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What's up with all the weird fertility stock photos?

5 min read

Infertility and reproductive health are being discussed more and more in mainstream media, and as someone who struggled for years to have a baby, I couldn’t be more grateful. We need to talk about our fertility. It's very comforting to know you’re not alone. We need to arm ourselves with as much knowledge about our bodies as possible since our reproductive systems are complex and subpar high school health class education isn’t doing us any favors. But why are all of these informative articles preceded by awkward stock photos? Why do these women look so put together? Why are they smiling so much?

If you’ve ever been frustrated with your fertility, you know these are definitely not accurate depictions of your behavior. More often than not, they're fake portrayals of the very real and raw experience that comes with trying to get pregnant.

We started noticing this pattern (honestly it’s hard to miss) so we picked out the best of the worst stock photos and we're breaking down what it can really be like when you're trying to conceive. We’ll also share some resources that are more helpful than a glossy photo.


The photo popped up from a search on “trying to conceive” and accompanied an article on boosting your fertility. While having intercourse every other day around the time of ovulation is beneficial, let’s face it: sex, when you’re under pressure to perform, isn’t always the most fun. In fact, it can be downright stressful. Luckily, there are some ways to deal with the stress of timed intercourse, like taking regular breaks from trying to conceive and just have sex for fun. A more realistic pic? A couple in sweatpants doing their best to get it done.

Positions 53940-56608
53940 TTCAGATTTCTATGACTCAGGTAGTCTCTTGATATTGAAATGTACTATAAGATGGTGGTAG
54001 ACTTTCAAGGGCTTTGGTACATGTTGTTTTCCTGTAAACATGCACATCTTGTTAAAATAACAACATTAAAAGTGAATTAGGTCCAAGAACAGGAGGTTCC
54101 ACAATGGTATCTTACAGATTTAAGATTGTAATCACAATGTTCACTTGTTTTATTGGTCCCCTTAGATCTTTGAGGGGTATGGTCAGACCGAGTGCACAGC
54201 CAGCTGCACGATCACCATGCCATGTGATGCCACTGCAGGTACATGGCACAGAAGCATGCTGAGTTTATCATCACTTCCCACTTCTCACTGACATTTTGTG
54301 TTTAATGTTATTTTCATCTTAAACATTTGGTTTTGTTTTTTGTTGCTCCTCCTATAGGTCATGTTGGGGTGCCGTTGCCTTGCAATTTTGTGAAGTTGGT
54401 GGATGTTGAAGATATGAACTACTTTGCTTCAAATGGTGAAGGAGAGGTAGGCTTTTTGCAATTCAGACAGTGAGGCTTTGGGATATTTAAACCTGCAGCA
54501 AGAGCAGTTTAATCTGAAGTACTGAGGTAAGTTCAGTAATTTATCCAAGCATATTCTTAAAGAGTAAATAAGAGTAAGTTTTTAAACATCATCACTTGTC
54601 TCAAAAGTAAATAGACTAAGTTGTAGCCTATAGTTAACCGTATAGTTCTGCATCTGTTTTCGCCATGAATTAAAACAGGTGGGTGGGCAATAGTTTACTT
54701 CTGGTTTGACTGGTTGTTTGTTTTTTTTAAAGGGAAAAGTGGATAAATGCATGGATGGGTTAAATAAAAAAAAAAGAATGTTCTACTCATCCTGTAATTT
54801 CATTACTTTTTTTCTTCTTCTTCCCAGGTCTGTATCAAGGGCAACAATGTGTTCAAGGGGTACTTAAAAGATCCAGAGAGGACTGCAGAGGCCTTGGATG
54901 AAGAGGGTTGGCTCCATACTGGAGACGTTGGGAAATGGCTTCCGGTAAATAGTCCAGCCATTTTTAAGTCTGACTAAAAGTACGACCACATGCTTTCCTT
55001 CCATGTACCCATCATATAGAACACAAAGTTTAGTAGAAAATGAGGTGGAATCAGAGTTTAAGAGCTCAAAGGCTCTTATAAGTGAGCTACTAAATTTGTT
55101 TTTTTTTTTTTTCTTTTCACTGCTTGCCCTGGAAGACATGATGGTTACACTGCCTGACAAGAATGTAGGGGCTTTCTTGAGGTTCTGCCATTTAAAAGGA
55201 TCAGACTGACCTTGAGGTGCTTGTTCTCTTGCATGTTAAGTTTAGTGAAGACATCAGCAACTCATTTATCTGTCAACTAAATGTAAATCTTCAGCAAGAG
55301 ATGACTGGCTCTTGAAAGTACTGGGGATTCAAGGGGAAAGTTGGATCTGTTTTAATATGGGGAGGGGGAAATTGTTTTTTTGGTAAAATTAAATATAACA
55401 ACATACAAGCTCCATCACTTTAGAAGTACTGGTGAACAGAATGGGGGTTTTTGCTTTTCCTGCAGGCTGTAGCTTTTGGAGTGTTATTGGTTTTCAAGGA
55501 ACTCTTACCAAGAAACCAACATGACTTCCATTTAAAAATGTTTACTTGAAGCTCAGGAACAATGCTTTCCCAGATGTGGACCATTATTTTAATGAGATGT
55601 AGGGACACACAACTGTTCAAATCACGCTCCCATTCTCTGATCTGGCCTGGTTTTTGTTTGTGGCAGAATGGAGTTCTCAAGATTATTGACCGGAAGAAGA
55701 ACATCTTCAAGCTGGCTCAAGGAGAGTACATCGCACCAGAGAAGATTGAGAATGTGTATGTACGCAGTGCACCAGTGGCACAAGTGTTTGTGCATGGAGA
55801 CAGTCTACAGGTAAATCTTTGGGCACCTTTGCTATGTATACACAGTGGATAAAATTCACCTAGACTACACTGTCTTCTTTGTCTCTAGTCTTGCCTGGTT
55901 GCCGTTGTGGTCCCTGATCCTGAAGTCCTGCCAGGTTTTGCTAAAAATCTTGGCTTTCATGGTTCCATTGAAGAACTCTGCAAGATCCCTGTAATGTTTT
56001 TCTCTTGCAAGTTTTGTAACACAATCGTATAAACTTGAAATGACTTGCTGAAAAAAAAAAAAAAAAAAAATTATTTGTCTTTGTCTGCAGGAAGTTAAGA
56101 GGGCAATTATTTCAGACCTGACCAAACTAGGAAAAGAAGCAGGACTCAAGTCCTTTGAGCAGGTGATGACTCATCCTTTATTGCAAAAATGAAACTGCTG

This was from another search on “trying to conceive” but for those who experience it, trying month after month to have a baby is stressful. According to a recent study, anxiety during fertility treatments is not associated with pregnancy outcomes, meaning that all the stress you may be under struggling to conceive won’t cause you to not become pregnant. That being said, according to Dr. Alice Domar, PhD of the Domar Center for Mind/Body Health at Boston IVF, a couple may not be successful in getting pregnant due to stress if they're not having intercourse often enough or if they're smoking or binge drinking, both of which can negatively impact fertility. Stress does suppress the female reproductive system, so don't discount its role. Being open and honest with your partner while you're trying to conceive is super important, and can definitely help de-escalate the stress that comes with negotiating fertility. Don't hesitate to reach out for help if you need it.


In searching for “increase your fertility” we come across this article on eating well for fertility. So what do we know about diet and fertility? Being too over- or underweight can have a negative impact on fertility, but everyone knows someone who falls into these categories who had no trouble getting pregnant. Some women swear by the keto diet to improve their PCOS (polycystic ovary syndrome) symptoms, but according to registered dietician Melissa Groves, this may not be the best solution. If you have concerns with your weight from a fertility standpoint, it’s always best to work closely with a dietician to ensure you’re getting the necessary nutrients your body needs to support a pregnancy.